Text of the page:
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Science

You've heard of déjà vu, but what about jamais vu? Many have experienced it without even knowing.

The opposite sensation of déjà vu can be just as bizarre.

déjà vu, jamais vu , nuerology, brains science
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Jamais vu is the opposite sensation of déjà vu.

Most of us have heard of déjà vu—that strange sensation that you have already experienced something as it’s happening in the present moment. A large portion of the population, 97% according to one study, can attest that they have felt a sense of déjà vu in their lifetime.

However, we can also have the exact opposite sensation, though very few people know the name for it.

Jamais vu—which in French means “never seen,” again opposite to déjà vu meaning “already seen”—occurs when something familiar suddenly feels completely, utterly unfamiliar.

“It is the feeling that something is unreal or unusual, whilst at the same time knowing it is something you are very familiar with,” Dr. Chris Moulin, a jamais vu researcher, told “Medical News Today.”

Think about when a word you regularly use abruptly has you wondering whether or not it’s spelled correctly. Or you see a co-worker you’ve known for years that, without notice, now feels like someone you’ve never met. That uncanny “recall without recognition” sensation, when pathways in the brain become unsynced and can’t make sense between what’s new and what’s familiar, is jamais vu.

While more rare than déjà vu, jamais vu holds a lot of similarities with its more famous counterpart.

For one thing, like déjà vu, the exact causes for jamais vu are unknown. There are, however, a few theories. Some experts attribute it to chronic stress or lack of sleep, others believe it happens as the mind’s way of protecting itself from trauma, or when a person becomes distracted while trying to process information.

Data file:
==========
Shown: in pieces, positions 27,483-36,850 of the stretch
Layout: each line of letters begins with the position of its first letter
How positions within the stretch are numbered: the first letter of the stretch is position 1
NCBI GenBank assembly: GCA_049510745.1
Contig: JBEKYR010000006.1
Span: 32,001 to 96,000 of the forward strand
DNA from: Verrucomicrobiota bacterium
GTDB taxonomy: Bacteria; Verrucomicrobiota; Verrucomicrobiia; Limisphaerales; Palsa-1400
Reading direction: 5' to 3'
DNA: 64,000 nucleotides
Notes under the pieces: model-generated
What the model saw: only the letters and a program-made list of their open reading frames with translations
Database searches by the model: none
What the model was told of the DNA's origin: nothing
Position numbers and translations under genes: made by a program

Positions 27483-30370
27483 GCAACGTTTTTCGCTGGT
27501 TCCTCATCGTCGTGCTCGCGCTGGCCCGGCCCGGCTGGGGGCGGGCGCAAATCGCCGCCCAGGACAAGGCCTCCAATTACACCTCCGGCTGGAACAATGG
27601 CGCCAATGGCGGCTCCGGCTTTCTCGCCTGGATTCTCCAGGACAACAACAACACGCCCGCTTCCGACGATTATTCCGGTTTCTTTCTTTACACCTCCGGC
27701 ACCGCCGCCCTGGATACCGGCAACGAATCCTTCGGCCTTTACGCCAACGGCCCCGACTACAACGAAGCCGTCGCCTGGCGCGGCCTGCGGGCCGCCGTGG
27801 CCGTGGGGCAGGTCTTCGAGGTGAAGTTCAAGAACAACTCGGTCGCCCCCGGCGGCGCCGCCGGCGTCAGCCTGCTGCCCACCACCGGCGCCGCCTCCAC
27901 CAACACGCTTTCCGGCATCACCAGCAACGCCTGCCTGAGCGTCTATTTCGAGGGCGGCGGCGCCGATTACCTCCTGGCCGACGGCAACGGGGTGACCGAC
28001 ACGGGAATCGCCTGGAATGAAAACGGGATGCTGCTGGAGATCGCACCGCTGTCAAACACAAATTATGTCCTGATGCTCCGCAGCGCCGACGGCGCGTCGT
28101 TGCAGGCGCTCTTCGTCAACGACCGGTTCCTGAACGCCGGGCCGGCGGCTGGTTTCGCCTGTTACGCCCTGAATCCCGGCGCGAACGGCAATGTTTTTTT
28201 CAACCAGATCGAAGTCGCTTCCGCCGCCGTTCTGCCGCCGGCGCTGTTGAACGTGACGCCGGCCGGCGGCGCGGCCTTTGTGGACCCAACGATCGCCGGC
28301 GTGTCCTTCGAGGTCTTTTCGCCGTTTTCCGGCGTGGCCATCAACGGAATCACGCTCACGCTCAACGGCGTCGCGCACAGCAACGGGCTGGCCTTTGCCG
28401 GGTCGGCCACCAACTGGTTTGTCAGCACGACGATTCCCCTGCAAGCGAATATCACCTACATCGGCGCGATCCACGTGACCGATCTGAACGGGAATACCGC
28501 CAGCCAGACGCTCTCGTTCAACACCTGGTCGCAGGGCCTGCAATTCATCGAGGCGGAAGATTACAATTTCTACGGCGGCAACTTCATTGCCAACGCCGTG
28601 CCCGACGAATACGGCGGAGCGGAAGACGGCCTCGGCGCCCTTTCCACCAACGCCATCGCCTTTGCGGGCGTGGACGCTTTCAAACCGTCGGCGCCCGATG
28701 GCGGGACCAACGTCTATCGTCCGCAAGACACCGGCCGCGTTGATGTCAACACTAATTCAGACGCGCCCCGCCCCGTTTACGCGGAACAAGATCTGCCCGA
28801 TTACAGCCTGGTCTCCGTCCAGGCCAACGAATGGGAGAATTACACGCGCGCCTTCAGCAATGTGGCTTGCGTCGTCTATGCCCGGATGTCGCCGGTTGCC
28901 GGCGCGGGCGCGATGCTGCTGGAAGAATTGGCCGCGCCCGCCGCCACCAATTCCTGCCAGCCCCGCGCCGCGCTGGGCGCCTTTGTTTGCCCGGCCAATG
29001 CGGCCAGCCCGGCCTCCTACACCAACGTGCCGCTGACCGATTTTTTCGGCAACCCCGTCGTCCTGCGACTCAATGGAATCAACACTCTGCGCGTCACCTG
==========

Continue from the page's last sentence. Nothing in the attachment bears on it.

deja vu, jamais vu, neurology

Déjà vu and jamais vu might be opposites, but they have a lot in common.

Canva

While more rare than déjà vu, jamais vu holds a lot of similarities with its more famous counterpart.

For one thing, like déjà vu, the exact causes for jamais vu are unknown. There are, however, a few theories. Some experts attribute it to chronic stress or lack of sleep, others believe it happens as the mind’s way of protecting itself from trauma, or when a person becomes distracted while trying to process information.

For those of us who were spared of this disciplinary action in our formative years, the concept is well reflected in a small study from 2021, where six participants were given words to stare at for three minutes. After only one minute, the participants began noticing that certain letters looked “peculiar.” By the time the three minutes was up, they noted that the word stopped being a word at all, only “a collection of letters.”

jamais vu, psychology

Study participants reported letters looking peculiar are staring at them for 60 seconds.

Canva

Lastly, both déjà vu and jamais vu can happen at any time, but only last for a couple of minutes. This last part is important to note, as jamais vu can often be mistaken for dissociation or delusions. Some psychiatrists even hypothesize that there may be an overlap between the three, especially when it comes to disorienting out-of-body experiences caused by psychedelics.

But overall, jamais vu is typically a brief, temporary moment that simply washes over us and then we go about our day. If this is an everyday occurrence, however, it’s best to get a doctor’s evaluation. Otherwise, it might leave you wondering if the Matrix is real after all, but nothing more harmful than that.

All GIFs and images via Exposure Labs.


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